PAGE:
Iterate ~80x faster through spreadsheet using map function in Apps Script

Use array map method instead of "for" loops to iterate faster through 2-dimensional spreadsheet data.

Iterate ~80x faster through spreadsheet using map function in Apps Script
Iterate ~80x faster through spreadsheet using map function in Apps Script

let me begin with a confession: i don't totally understand the full extent of what i'm about to share but what i stumbled upon was extremely overwhelming that i had to put it out there so folks smarter than me could better help make sense of it all & for the ones who didn't already know something like this existed, perhaps could start researching and thinking through things along these lines.

full disclosure: this isn't something new or innovative and folks who're already familiar with javascript map method may not find this as enlightening. what i've done here is run a test case multiple times to capture the duration with which different methods provide the output.


while working with larger data sets in google apps script either via custom functions, web apps, add-ons or even a simple/normal script, there's always this issue of making the script work around a specific duration in order to avoid hitting timeouts (as per g suite's official quota limitations based on different tiers).

this led me to explore how to optimise my javascript - which, when i say out loud may sound fancy, but one needs to know and understand the fundamentals (which i don't given that i'm not a programmer) before they get to the more "advanced" constructs.

any who, with minimum googling i found a ton of blogs/tutorials already available that talk about the non-apps script related javascript methods/function that deal with just that. for some reason i don't recall exactly what led me towards the use of a map function but i bet you can find one that suits your level of engagement and interest.

external references

i'd not be covering what the map function does as there are already a ton of resources available out there which do that but instead, in this post, i'd rather want to highlight the test case i ran on a 1-million-cells sized data set and its results + a way for you to test 'em yourselves.


  • created a million cells of data by filling the sheet with random numbers using:
    • =ArrayFormula(ROUND(RANDARRAY(10000,100)*100000000))
    • the above sheets function translates to 10,000 columns and 100 rows
  • next, i wrote a for loop to iterate through the data and find the farthest right bottom corner value i.e. 'CT9998' (which was unique)
    • its the 3rd last row and the 3rd last column
    • on an average, this method took ~9 seconds for it to get the output
  • then came the map function
    • in about 300 times that i ran the code, it took ~0.15 seconds for it to find CT9998
  • i also gave createTextFinder a shot too (not as extensively) but even that took ~4 seconds on average to find the output


you can make a copy from the sheet provided in the demo below but let me break this down in 3 different steps -

  1. loading the data into the execution script:
var startData = new Date().getTime(); // marking the start time to invoke SpreadsheetApp related functions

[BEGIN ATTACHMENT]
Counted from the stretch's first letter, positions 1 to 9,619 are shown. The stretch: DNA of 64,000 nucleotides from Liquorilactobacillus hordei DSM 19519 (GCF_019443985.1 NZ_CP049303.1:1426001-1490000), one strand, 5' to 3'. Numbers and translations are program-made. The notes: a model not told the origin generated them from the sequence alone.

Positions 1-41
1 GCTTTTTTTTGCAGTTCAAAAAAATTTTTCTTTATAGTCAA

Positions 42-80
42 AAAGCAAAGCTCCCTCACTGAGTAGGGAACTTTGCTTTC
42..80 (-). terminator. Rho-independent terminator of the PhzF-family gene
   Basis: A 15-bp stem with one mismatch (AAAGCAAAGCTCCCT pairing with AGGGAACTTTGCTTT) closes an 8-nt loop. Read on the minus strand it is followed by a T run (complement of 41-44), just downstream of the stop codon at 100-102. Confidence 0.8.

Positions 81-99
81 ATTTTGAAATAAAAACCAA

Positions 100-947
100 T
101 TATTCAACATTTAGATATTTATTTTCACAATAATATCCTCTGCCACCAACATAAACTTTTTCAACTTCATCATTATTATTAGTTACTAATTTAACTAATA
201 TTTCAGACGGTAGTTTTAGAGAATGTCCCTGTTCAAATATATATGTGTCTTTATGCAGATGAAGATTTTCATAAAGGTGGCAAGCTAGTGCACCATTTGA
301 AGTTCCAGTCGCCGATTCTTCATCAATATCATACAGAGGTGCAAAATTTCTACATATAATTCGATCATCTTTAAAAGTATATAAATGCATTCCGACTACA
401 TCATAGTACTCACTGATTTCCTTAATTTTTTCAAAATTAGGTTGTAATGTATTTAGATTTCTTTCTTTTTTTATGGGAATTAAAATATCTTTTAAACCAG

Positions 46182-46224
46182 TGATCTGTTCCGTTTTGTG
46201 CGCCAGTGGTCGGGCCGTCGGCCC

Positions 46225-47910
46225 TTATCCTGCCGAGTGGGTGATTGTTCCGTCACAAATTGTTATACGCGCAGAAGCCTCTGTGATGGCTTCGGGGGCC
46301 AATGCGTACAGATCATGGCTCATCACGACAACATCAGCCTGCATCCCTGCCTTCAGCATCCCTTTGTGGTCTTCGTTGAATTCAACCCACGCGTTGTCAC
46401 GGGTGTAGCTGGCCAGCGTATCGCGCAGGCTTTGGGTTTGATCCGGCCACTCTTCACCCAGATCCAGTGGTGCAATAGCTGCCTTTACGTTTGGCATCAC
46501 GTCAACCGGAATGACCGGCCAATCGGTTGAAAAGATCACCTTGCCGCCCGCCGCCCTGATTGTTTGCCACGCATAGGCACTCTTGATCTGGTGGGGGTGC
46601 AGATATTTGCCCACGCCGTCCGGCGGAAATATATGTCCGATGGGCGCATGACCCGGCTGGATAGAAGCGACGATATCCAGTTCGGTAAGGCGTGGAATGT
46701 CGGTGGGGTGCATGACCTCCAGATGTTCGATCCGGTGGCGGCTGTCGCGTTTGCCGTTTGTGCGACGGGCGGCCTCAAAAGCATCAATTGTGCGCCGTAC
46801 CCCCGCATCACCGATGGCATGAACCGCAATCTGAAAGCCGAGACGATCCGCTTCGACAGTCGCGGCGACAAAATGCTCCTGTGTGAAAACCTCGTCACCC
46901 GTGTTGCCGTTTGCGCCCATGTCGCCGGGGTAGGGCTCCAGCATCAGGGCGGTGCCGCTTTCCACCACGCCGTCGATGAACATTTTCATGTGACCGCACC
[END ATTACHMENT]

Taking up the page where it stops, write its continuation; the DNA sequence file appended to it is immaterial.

var ss = SpreadsheetApp.getActiveSpreadsheet().getActiveSheet();
var values = ss.getDataRange().getValues(); // generated using =ArrayFormula(ROUND(RANDARRAY(10000,100)*100000000))
var endData = new Date().getTime(); // marking the end time of data being loaded for execution
var diffData = (endData - startData)/1000;
Logger.log("Data size: " + values.length + " rows & " + values[0].length + " columns.")
Logger.log("Time to load data: " + diffData + " sec.");

2. using for loop to find the output:

var find = 63041851;  // this sits at cell 'CT9998' in sheet '1YyRQHuoE_t3FPRVWf3FX0floMk6Mo3cE2BQ-N2pxKIo' closely towards the right bottom corner

// Case1: Using `for` loops
var startFor = new Date().getTime(); // marking the start of `for` loops
var found = false;
for (var i = 0; i < values.length; i++) {
  for (var j = 0; j < values[0].length; j++) {
    if (values[i][j] == find) { // this refers to the "i"th row & "j"th column
      var outputFor = ss.getRange(i+1, j+1).getA1Notation(); // A1Notation means cell reference; like A1, BC23 etc.
      found = true;
  if (found) {
var endFor = new Date().getTime(); // marking the end of `for` loops
var diffFor = (endFor - startFor)/1000;
Logger.log("Output using For Loop: " + outputFor + "; Time taken: " + diffFor + " sec.");

3. finally, finding the same value using the map function:

// Case2: Using `map` function  
var startArr = new Date().getTime(); // marking the start for using `map` function
var outputArr = (rowData, rowIndex) {
  var colIndex = rowData.indexOf(find);
  if (colIndex > -1) {
    return ss.getRange(rowIndex+1, colIndex+1).getA1Notation(); // A1Notation means cell reference; like A1, BC23 etc.
}).filter(function (cellData) { // eliminating all null elements from the array returned using `map`
  return cellData != null;
var endArr = new Date().getTime(); // marking the end of using `map` + `filter` function
var diffArr = (endArr - startArr)/1000;
Logger.log("Output using " + outputArr + "; Time taken: " + diffArr + " sec.");

additionally, you can also experiment with the createTextFinder function as well that is native to SpreadsheetApp but use it in a different function than the code above:

var ss = SpreadsheetApp.getActiveSpreadsheet().getActiveSheet();
var find = 63041851;
var start = new Date().getTime();
var finder = ss.createTextFinder(find).findAll();
for (var i = 0; i < finder.length; i++) {
  var findee = finder[i];
  var ref = findee.getA1Notation();
var end = new Date().getTime();
var diff = (end-start)/1000;



once you run the script, you should get to see the following in the logs -


alternately, you can also switch to the Output tab in the spreadsheet, where i've ensured to log every such test case.